I’ve always admired Blackness. I guess I would have to attribute much of that to my Harlem roots (more on that in another post to come!) It’s the little things about us that have always felt like home to me. I like the way we two-step, I like the way we bop our heads to a beat, I like how we laugh, and that clap we do while we’re laughing,  I like the distinct pitch in our voices, I love our flair for language, I like how we argue, I like our humor, and I like how we get a little slick at the mouth sometimes. I love our hair, and I love the way our skin responds to the sun. I like how beauty salons and barber shops would buzz like a mini-church. I mean, it’s the seemingly little things that I liked. Poet Nikki Giovanni has this great quote that says:

Style has a profound meaning to Black Americans. If we can’t drive, we will invent walks and the world will envy the dexterity of our feet. If we can’t have ham, we will boil chitterlings; if we are given rotten peaches, we will make cobblers; if given scraps, we will make quilts; take away our drums, we will clap our hands. We prove the human spirit will prevail. We will take what we have to make what we need. We need confidence in our knowledge of who we are

I’d like to think I’ve taken that advice to heart. I have confidence in the knowledge of who we are.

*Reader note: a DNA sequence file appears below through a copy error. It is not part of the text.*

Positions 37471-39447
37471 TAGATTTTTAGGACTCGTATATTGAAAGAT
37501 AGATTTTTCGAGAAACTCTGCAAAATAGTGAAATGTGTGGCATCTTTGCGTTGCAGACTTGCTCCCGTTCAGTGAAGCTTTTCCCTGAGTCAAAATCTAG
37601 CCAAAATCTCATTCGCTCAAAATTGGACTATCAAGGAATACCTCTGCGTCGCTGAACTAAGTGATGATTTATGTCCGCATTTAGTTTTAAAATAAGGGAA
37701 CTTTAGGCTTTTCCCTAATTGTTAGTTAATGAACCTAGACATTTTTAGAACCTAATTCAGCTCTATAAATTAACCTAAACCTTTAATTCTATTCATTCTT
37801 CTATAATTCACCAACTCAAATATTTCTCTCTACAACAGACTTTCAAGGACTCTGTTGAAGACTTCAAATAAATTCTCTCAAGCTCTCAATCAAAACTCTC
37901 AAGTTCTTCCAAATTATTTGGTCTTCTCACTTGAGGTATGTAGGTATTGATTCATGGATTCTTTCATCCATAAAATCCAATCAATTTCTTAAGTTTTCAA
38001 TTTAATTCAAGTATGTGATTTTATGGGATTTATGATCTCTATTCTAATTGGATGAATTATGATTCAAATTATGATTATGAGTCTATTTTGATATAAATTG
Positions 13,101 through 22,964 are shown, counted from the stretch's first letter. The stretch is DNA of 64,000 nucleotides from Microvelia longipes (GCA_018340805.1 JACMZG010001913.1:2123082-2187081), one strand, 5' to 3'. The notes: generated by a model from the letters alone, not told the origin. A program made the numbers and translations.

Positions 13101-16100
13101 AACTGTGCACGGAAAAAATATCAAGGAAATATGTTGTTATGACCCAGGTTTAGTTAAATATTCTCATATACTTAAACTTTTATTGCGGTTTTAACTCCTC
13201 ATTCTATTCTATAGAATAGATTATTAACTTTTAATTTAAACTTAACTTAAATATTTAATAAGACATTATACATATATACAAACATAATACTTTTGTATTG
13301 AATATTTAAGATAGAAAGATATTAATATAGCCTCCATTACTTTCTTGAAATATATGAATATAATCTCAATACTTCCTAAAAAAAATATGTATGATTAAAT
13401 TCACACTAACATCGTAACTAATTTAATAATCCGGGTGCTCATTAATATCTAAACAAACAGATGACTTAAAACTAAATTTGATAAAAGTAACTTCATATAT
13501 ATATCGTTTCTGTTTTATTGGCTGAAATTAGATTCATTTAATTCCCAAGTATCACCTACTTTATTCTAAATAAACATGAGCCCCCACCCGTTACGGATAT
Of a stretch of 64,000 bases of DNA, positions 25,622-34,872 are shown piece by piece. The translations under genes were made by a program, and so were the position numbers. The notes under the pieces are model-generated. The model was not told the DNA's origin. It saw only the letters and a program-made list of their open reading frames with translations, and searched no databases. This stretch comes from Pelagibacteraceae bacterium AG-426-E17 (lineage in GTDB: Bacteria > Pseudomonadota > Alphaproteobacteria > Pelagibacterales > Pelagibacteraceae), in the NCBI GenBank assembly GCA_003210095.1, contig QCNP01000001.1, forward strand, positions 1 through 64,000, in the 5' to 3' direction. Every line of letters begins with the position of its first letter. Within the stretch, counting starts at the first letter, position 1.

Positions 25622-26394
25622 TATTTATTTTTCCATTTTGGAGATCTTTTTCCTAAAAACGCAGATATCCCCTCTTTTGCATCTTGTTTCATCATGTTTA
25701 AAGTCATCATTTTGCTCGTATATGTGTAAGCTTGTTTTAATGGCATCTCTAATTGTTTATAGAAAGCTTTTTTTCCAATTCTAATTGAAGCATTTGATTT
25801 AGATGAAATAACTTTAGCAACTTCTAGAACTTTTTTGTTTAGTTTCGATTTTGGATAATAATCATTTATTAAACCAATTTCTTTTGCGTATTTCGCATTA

But whenever I see or hear of Black women being dismissed or disrespected by Black people my feelings are much less fuzzy and I suffer a severe disconnect and split within my spirit. Every meme or joke a Black person shares laughing their little hearts out at a Black woman’s expense-making fun of her skin color, the way she speaks, or how she dresses, etc;- every rap lyric some Black male decided he just had to share with the world during his studio time, probably with his boys around cosigning his stupidity as he trashes another Black woman (and freaking profits from it !); every time I see some folks go so hard criticizing Scandal, or Being Mary Jane asking us to boycott the show out of faux concern for the way Black women are depicted in these shows but these same people never suggested boycotting the NFL after Ray Rice abused his then fiancé; every Black male rapper who turned their back on Azealia Banks – a Black woman who doesn’t make a mockery of hip hop but actually takes her craft seriously – to cape for Iggy instead like some kind of loyal ass hound dogs; (and some of these men are rappers who have always spoken out against the “system” yet they then turned right around and kissed the system’s ass. I guess when  it doesn’t come with a penis, it’s not as much of a threat to them. I’m sure the butt & lip injections didn’t hurt, either. #fickle. And chew on this: Not even White musicians- those who have been in Icky’s shoes and been called out for cultural appropriation- not even they felt compelled the way Black men did to put themselves out there to cape for her. Paging: Macklemore? Eminem? Robin Thicke? Justin Timberlake? *Crickets. Pathetic. Embarrassing. But I digress); Or when I read and hear about sexism rearing its ugly head in the Black Lives Matter movement http://www.latimes.com/nation/la-na-ferguson-women-protests-20141122-story.html#page=1 just like it did in the Civil Rights Movement (have we learned nothing?); And let’s not even start with the men’s shameful jokes and commentary in the Light Girls documentary that aired on OWN earlier this week. A hot asinine mess.